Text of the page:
Dr. Carl Bell found in parts of Chicago, fetal alcohol syndrome or at least ND-PAE prevalence was as high as 38 percent.

Dr. Carl Bell Says Fetal Alcohol Syndrome ‘Biggest Public Health Problem For African-Americans Since Slavery’

Dr. Carl Bell, a retired professor of psychiatry and public health at the University of Illinois at Chicago, currently a staff psychiatrist at Jackson Park Hospital, calls Fetal Alcohol Syndrome the “biggest public health problem for African-Americans since slavery.” Dr. Bell has treated patients for over 40 years.

“Now since 1967 as a physician I have been witnessing this phenomenon. That, when I was in medical school, was called socio-cultural mental retardation,” Dr. Carl Bell stated, according to the Sun Times, speaking of Fetal Alcohol Syndrome and other neurological damage with the same cause. “It’s only been recently that I’ve been able to figure out what the hell I was seeing.”

Dr. Bell published a new study on an epidemic of Fetal Alcohol Syndrome on the South Side of Chicago. In an unbelievably disproportionate rate compared with the whole of the American society, Dr. Bell and his colleague discovered that a staggering 39 percent of patients at a family medicine clinic in Chicago were found to display “clinical profiles consistent with neurobehavioral disorders associated with prenatal alcohol exposure (ND-PAE).” Even more frightening, when just the children were studied, 57 percent of the patients showed profiles consistent with ND-PAE. ND-PAE “is a new clarifying term, intended to encompass the full range of developmental disabilities associated with exposure to alcohol in utero.” The general U.S. population exhibits ND-PAE between two and five percent of the time. The Sun Times article likened the unremitting violence attributed to ND-PAE to genocide, calling Chicago’s south and west sides “war zones.”

Of the children who exhibited these clinical profiles, 100 percent of them were black, according to Medscape, and the median household income of the individuals involved in the study was $33,809.

Dr. Bell says these Chicago residents with fetal alcohol syndrome have gone undiagnosed. With no intervention, and subtle brain damage, Bell says that many find it difficult to keep a job. Though many graduate, even basic math is difficult. Bell says the undiagnosed individuals with fetal alcohol syndrome have “explosive tempers” and “bad judgment.”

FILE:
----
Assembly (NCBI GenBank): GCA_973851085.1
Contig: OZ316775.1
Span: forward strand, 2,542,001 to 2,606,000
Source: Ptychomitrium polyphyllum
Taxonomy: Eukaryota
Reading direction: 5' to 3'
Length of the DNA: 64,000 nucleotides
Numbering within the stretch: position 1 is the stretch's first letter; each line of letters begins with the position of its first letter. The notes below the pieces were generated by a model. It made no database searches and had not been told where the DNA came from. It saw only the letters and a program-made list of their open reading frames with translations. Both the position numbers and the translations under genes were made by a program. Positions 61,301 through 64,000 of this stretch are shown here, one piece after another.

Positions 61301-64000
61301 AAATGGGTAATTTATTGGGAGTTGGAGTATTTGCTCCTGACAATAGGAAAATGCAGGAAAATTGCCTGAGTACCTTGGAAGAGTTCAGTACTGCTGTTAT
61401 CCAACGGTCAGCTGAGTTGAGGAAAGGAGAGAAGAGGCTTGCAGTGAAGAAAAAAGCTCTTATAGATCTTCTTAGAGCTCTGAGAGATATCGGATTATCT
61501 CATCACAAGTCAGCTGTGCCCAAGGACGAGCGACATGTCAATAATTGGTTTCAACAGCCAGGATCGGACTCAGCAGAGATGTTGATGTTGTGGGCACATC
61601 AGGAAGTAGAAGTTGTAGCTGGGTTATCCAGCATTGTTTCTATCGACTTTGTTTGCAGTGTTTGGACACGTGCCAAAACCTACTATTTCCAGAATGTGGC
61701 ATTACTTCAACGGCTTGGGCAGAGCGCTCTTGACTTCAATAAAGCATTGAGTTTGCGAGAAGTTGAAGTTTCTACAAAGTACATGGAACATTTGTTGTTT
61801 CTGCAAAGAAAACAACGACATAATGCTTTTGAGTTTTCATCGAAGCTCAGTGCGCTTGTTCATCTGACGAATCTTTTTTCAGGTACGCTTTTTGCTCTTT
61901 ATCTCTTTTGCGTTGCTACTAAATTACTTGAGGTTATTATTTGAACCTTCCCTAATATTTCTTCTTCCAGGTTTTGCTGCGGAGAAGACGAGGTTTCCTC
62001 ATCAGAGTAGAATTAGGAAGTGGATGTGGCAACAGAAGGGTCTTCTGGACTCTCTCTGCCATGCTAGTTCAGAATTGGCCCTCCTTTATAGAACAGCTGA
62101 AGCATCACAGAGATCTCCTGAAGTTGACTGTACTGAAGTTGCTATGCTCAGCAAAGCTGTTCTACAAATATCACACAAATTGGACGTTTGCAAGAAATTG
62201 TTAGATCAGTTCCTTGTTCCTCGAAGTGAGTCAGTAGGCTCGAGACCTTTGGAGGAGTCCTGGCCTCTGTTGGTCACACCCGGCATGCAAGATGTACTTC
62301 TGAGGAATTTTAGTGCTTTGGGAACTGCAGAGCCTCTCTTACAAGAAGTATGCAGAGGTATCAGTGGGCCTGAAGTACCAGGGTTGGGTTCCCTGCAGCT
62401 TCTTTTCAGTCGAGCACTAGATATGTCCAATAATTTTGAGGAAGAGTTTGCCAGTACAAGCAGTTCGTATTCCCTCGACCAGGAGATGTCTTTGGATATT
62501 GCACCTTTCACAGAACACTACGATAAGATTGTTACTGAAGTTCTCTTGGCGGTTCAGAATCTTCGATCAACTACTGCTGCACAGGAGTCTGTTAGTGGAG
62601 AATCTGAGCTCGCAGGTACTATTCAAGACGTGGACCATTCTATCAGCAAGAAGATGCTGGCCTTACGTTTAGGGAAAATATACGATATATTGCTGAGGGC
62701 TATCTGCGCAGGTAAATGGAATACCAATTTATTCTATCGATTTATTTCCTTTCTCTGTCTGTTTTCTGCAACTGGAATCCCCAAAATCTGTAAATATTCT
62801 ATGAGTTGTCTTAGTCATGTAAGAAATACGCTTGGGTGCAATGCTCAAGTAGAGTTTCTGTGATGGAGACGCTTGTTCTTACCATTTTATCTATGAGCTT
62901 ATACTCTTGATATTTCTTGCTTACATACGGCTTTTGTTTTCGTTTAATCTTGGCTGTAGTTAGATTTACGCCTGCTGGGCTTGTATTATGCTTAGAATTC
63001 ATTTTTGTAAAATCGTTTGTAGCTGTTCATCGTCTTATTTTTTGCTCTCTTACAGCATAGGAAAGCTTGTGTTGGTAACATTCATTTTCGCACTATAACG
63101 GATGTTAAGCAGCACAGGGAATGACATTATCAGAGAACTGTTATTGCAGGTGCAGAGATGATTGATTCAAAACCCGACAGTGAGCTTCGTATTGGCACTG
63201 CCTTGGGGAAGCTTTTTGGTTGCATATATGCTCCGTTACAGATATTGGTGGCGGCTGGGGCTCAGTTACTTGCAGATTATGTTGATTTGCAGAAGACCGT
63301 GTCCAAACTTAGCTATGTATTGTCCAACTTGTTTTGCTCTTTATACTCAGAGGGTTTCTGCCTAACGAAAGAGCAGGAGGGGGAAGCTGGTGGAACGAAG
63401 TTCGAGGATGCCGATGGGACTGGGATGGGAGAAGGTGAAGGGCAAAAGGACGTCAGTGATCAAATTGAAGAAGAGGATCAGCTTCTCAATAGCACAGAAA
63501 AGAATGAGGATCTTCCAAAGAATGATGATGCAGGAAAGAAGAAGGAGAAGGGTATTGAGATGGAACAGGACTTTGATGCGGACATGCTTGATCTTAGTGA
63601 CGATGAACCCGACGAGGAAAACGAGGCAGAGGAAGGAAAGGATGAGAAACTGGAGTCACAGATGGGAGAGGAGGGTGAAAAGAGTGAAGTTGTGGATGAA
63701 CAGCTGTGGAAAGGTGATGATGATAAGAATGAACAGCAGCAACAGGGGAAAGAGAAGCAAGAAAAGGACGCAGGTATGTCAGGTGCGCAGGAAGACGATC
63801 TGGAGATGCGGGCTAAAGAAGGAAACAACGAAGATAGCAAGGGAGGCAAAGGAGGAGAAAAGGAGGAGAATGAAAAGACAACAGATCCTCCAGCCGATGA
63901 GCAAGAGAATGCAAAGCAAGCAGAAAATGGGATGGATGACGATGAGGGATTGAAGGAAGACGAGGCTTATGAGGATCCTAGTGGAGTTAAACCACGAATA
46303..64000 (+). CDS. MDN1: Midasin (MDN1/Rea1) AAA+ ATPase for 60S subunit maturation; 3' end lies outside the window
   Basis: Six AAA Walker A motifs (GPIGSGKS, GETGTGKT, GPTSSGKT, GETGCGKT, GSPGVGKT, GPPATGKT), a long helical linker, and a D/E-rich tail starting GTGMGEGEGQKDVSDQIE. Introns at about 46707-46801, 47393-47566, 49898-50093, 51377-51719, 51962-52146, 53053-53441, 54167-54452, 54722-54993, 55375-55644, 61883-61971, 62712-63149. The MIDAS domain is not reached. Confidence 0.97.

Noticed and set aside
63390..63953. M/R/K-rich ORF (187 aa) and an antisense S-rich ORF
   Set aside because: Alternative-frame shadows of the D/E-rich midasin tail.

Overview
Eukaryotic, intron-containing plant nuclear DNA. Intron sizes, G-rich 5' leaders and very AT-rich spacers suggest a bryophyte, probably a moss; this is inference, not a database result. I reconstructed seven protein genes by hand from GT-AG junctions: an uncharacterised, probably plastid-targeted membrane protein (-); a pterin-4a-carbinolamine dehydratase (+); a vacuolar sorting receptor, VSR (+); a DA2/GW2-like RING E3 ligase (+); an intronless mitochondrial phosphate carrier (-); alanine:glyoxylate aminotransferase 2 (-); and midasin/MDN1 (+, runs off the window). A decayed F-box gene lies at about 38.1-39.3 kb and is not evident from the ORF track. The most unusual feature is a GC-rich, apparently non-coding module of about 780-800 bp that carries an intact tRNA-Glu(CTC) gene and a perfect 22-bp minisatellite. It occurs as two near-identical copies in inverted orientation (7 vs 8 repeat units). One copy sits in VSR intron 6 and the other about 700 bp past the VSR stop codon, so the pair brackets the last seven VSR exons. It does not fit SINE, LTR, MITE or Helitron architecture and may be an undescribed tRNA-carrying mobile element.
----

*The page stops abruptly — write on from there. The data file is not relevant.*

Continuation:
Dr. Bell noted that screening is crucial for this community and other communities at-risk. He urged screening for alcohol related problems in every child in the nation. He said that postnatal treatment with the nutrient choline has demonstrated the ability to “ameliorate some of the sequelae” in children who were exposed to alcohol during pregnancy. The study was published online in Psychiatric Services in Advance and stresses that maternal alcohol consumption during pregnancy is the largest preventable cause of intellectual disability.

“Clinicians need to become more adept at obtaining patients’ historical information and identifying physical characteristics of neurodevelopmental disorders.

ND-PAE criteria was proposed in section three of the fifth edition of the Diagnostic and Statistical Manual of Mental Disorder(DSM-5), and investigators called for it to be given more serious consideration.

“This disorder is aligned with concepts of fetal alcohol syndrome, the most severe outcome of fetal alcohol exposure, and fetal alcohol spectrum disorders.”

Dr. Bell’s research was profoundly important, because in the tested population, 49 percent had been diagnosed with some sort of neurodevelopmental disorder during childhood, but examples of the diagnoses were Autism Spectrum Disorder, intellectual disability, or ADHD.

“Their brains are neurologically damaged. And they don’t have control of their emotions,” Dr. Bell told My Fox Chicago. “A lot of these patients are naive. They’re easily frustrated. They, uh, again you see the explosive temper that goes on for maybe an hour.”

What do you think of Dr. Carl Bell’s new research and his assertion that fetal alcohol syndrome is the “biggest public health problem for African-Americans since slavery?”

[Photo compiled from AAFP and Family Practice News]

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